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Computer Programming w/Eng. Applications

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Presentation on theme: "Computer Programming w/Eng. Applications"— Presentation transcript:

1 Computer Programming w/Eng. Applications
CS 2073 Computer Programming w/Eng. Applications Ch 1 Turgay Korkmaz Office: SB Phone: (210) Fax: (210) web:

2 Name Addr Content Lecture 2 Lecture++;

3 Ch1: Engineering Problem Solving
Read Section 1.1 from the textbook Recent Engineering Achievements Microprocessor Moon landing Satellites Computer-aided design (CAD) and manufacturing Jumbo jet Advance computer materials Computerized axial tomography Genetic engineering Lasers Optical fiber Changing Engineering Environment Communication skills (oral, written) Concept-Design-process-manufacture Interdisciplinary teams Word marketplace Analyzing-Synthesizing Societal Context

4 Ch1: Engineering Problem Solving (cont’d)
Section 1.2: Computing Systems Computer: a machine that is designed to perform operations (set of instructions called program) to achieve a specific task (e.g., 3+4) Hardware: computer equipment (e.g., keyboard, mouse, terminal, hard disk, printer) Software: programs that describe the steps we want the computer to perform.

5 Computer Hardware CPU - Central processing unit
Internal Memory External Memory CPU Processor Input Output ALU In this sense, do you think we are like a computer? Yes + we have intelligence CPU - Central processing unit ALU - Arithmetic and logic unit ROM - Read only memory RAM - Random access memory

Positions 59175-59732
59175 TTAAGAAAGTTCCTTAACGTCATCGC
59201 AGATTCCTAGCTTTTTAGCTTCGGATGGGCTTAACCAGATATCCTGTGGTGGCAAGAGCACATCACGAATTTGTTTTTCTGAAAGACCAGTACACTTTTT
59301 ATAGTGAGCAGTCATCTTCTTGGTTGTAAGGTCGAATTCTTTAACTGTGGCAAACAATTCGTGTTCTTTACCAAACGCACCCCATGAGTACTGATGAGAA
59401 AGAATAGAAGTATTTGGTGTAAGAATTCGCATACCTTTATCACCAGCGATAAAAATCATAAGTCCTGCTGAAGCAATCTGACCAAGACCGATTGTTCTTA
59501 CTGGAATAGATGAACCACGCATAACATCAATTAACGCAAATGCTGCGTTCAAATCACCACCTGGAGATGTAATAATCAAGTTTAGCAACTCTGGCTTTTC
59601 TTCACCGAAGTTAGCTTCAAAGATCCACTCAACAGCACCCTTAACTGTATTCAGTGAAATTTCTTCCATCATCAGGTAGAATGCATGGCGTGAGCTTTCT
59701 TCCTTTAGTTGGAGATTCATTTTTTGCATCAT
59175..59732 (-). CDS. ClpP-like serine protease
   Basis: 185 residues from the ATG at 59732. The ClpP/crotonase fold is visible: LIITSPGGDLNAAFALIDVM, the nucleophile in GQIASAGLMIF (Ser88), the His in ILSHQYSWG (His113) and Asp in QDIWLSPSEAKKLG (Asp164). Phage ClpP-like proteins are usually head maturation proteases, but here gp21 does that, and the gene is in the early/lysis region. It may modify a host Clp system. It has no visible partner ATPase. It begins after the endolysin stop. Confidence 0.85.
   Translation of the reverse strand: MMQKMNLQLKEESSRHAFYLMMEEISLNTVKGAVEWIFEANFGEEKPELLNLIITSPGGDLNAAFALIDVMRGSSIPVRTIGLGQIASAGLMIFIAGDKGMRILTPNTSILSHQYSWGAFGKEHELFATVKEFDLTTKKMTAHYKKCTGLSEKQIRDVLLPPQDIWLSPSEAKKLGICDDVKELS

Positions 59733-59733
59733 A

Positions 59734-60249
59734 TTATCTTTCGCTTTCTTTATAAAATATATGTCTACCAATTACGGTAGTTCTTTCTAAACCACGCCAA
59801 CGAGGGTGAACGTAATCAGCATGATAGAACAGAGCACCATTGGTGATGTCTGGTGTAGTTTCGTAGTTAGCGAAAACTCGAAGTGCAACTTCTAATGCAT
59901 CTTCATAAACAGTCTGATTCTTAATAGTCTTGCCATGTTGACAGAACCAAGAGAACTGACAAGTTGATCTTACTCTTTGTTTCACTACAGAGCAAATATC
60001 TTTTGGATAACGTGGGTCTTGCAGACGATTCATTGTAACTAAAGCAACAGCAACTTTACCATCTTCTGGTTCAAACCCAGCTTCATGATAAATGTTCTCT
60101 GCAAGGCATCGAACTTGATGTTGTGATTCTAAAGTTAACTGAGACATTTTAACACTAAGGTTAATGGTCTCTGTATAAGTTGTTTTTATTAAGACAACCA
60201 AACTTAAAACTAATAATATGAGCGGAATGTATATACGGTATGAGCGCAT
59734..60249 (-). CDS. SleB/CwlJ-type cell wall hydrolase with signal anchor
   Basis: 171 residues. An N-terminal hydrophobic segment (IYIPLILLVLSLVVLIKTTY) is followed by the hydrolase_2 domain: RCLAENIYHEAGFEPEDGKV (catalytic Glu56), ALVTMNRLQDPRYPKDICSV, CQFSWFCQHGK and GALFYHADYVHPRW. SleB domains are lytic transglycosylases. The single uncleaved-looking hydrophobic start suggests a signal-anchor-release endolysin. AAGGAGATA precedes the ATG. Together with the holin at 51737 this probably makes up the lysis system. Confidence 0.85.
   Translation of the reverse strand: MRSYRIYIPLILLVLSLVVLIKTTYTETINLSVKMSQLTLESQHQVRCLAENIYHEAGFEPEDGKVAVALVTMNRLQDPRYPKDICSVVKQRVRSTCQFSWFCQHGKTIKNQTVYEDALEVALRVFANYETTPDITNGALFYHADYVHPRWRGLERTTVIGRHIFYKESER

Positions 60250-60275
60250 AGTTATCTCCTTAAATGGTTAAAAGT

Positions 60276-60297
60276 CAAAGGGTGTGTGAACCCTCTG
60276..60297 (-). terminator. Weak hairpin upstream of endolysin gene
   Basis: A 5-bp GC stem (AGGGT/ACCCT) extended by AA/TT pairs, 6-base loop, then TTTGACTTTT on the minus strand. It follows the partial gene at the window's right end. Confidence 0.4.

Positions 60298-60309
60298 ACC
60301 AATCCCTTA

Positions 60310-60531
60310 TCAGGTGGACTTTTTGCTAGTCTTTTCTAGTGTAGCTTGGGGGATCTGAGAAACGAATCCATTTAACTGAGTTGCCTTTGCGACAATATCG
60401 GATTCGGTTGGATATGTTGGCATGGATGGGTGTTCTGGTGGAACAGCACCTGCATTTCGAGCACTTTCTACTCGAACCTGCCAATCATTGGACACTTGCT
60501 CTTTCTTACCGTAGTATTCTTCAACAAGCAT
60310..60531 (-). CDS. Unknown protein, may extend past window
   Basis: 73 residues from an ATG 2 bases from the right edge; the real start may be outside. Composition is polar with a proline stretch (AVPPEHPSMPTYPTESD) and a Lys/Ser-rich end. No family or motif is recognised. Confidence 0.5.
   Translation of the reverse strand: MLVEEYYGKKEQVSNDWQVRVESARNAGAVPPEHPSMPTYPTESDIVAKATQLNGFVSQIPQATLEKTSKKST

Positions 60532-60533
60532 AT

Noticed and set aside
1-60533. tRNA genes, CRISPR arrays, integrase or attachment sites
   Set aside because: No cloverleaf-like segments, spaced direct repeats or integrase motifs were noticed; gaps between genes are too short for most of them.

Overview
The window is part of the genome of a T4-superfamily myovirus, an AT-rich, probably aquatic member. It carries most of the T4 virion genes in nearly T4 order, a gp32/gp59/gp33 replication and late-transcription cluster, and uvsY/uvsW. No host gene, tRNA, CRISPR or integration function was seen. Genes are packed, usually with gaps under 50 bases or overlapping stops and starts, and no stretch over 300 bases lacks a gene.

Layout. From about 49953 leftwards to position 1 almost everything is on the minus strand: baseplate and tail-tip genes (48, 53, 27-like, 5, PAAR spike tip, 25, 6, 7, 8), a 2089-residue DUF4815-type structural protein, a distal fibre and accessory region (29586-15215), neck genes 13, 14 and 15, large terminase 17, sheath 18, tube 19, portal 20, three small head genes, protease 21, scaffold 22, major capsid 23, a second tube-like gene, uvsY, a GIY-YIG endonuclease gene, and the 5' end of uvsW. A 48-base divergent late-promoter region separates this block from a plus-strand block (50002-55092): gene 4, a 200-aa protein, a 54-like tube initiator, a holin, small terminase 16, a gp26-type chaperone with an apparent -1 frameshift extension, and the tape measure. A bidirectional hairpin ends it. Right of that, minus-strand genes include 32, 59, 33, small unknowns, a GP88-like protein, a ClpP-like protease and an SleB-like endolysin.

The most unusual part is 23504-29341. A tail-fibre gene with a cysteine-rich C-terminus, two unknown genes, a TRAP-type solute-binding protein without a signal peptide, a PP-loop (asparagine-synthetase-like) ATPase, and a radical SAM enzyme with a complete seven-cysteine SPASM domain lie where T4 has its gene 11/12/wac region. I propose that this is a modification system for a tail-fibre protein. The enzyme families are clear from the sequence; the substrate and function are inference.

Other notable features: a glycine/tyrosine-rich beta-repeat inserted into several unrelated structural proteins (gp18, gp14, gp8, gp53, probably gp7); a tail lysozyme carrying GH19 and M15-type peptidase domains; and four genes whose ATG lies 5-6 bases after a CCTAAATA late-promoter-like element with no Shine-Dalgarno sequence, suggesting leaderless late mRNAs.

6 Computer Software Operating System - Provides an interface with the user unix, windows, linux, ... Software Tools word processors (MicrosoftWord, WordPerfect, ...) spreadsheet programs (Excel, Lotus1-2-3, ...) mathematical computation tools (MATLAB, Mathematica, ...) Computer Languages machine language assembly language binary language high level languages (C, C++, Ada, Fortran, Basic, java) WE WILL STUDY C PROGRAMMING LANGUAGE General purpose, machine-independent language Developed at Bell Labs in 1972 by Dennis Ritchie American National Standards Institute(ANSI) approved ANSI C standard in 1989

7 Executing a Computer Program
Compiler Converts source program to object program Linker Converts object program to executable program

8 Some Key Terms and Software Life-Cycle Phases
Source Program printable/Readable Program file Object Program nonprintable machine readable file Executable Program nonprintable executable code Syntax errors reported by the compiler Linker errors reported by the linker Execution/Run-time errors reported by the operating system

9 PROBLEM SOLVING Very Important

10 Ch 1.3 Problem Solving Methodology (must read)